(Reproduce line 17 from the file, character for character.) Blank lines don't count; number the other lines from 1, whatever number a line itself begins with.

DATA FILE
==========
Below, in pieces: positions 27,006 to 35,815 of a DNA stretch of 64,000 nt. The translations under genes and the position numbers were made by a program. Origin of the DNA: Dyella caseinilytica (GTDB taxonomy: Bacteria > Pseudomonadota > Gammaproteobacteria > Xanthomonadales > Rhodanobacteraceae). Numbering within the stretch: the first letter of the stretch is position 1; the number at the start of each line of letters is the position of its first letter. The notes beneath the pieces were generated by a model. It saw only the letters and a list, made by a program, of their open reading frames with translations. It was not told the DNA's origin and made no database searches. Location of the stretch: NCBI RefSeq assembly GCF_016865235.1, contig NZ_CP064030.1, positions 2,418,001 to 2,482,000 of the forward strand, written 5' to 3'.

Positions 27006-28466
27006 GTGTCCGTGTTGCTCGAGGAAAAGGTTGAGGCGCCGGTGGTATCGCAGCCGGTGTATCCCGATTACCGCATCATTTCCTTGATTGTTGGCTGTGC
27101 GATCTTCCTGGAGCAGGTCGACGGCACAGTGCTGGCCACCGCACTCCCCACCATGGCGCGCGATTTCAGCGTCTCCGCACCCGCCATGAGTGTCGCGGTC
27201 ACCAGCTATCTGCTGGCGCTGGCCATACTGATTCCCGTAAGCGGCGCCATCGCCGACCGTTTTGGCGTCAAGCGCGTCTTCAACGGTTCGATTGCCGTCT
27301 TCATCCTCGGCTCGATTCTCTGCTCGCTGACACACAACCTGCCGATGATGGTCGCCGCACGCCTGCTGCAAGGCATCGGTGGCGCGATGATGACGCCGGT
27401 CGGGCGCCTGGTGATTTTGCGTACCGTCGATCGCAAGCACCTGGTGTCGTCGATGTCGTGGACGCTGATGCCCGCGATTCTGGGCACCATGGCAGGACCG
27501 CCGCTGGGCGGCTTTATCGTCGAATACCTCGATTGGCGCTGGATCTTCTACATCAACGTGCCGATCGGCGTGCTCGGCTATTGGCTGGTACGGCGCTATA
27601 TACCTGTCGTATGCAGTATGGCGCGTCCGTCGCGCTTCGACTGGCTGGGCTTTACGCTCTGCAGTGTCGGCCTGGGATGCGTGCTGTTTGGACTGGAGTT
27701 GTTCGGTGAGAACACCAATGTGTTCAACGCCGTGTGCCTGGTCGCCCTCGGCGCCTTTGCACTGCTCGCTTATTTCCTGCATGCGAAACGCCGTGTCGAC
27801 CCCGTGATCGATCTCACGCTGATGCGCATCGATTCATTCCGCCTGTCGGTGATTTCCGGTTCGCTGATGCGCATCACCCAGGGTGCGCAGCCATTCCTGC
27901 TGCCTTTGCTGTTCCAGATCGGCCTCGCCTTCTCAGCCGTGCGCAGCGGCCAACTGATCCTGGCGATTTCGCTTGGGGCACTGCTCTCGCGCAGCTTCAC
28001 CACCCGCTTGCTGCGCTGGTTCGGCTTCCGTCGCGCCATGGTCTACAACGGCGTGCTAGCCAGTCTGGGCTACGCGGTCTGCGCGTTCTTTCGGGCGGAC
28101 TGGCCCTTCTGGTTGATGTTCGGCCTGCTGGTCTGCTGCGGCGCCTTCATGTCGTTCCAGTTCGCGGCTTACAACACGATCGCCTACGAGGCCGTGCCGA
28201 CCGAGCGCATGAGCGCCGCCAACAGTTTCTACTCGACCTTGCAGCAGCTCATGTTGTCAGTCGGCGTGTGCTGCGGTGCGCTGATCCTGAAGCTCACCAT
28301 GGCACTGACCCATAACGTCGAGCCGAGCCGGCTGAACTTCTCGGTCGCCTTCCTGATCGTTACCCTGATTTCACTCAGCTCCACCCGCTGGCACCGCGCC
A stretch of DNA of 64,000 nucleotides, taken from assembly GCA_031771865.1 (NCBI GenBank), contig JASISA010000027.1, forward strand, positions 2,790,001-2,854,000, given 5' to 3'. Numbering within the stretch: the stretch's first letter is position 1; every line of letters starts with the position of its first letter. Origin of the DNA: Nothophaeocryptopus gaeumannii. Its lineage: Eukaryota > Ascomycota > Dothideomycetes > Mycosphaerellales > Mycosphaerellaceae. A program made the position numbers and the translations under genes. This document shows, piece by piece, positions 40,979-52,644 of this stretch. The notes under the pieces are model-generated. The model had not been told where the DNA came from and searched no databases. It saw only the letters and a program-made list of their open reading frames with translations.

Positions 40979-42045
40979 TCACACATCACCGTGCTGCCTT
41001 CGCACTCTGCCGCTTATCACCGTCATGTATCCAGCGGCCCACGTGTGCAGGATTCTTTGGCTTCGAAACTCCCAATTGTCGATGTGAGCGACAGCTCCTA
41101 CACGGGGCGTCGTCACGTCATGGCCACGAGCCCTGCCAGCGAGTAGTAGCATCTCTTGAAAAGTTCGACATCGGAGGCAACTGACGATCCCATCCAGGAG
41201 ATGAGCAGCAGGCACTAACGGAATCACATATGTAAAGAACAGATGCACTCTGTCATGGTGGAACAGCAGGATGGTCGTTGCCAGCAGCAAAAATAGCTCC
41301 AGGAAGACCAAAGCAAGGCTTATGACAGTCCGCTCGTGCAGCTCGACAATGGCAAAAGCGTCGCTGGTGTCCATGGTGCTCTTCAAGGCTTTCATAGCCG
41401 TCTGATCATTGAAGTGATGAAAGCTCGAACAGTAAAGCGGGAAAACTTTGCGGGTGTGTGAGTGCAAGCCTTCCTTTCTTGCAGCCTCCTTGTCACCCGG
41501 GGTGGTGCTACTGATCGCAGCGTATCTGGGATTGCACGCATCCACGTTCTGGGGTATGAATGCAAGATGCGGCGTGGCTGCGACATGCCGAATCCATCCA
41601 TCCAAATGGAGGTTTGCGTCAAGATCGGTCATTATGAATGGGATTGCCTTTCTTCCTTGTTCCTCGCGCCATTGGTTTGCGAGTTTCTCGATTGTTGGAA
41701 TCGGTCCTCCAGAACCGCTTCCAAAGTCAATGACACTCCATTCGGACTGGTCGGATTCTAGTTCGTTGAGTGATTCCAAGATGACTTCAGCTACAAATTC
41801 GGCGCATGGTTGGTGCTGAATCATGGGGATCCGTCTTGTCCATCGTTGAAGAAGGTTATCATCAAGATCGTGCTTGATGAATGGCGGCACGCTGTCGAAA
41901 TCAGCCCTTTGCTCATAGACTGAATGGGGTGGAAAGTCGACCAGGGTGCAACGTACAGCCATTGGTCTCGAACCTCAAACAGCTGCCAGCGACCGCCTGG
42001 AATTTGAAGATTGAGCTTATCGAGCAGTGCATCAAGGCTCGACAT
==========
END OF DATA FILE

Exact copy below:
A stretch of DNA of 64,000 nucleotides, taken from assembly GCA_031771865.1 (NCBI GenBank), contig JASISA010000027.1, forward strand, positions 2,790,001-2,854,000, given 5' to 3'. Numbering within the stretch: the stretch's first letter is position 1; every line of letters starts with the position of its first letter. Origin of the DNA: Nothophaeocryptopus gaeumannii. Its lineage: Eukaryota > Ascomycota > Dothideomycetes > Mycosphaerellales > Mycosphaerellaceae. A program made the position numbers and the translations under genes. This document shows, piece by piece, positions 40,979-52,644 of this stretch. The notes under the pieces are model-generated. The model had not been told where the DNA came from and searched no databases. It saw only the letters and a program-made list of their open reading frames with translations.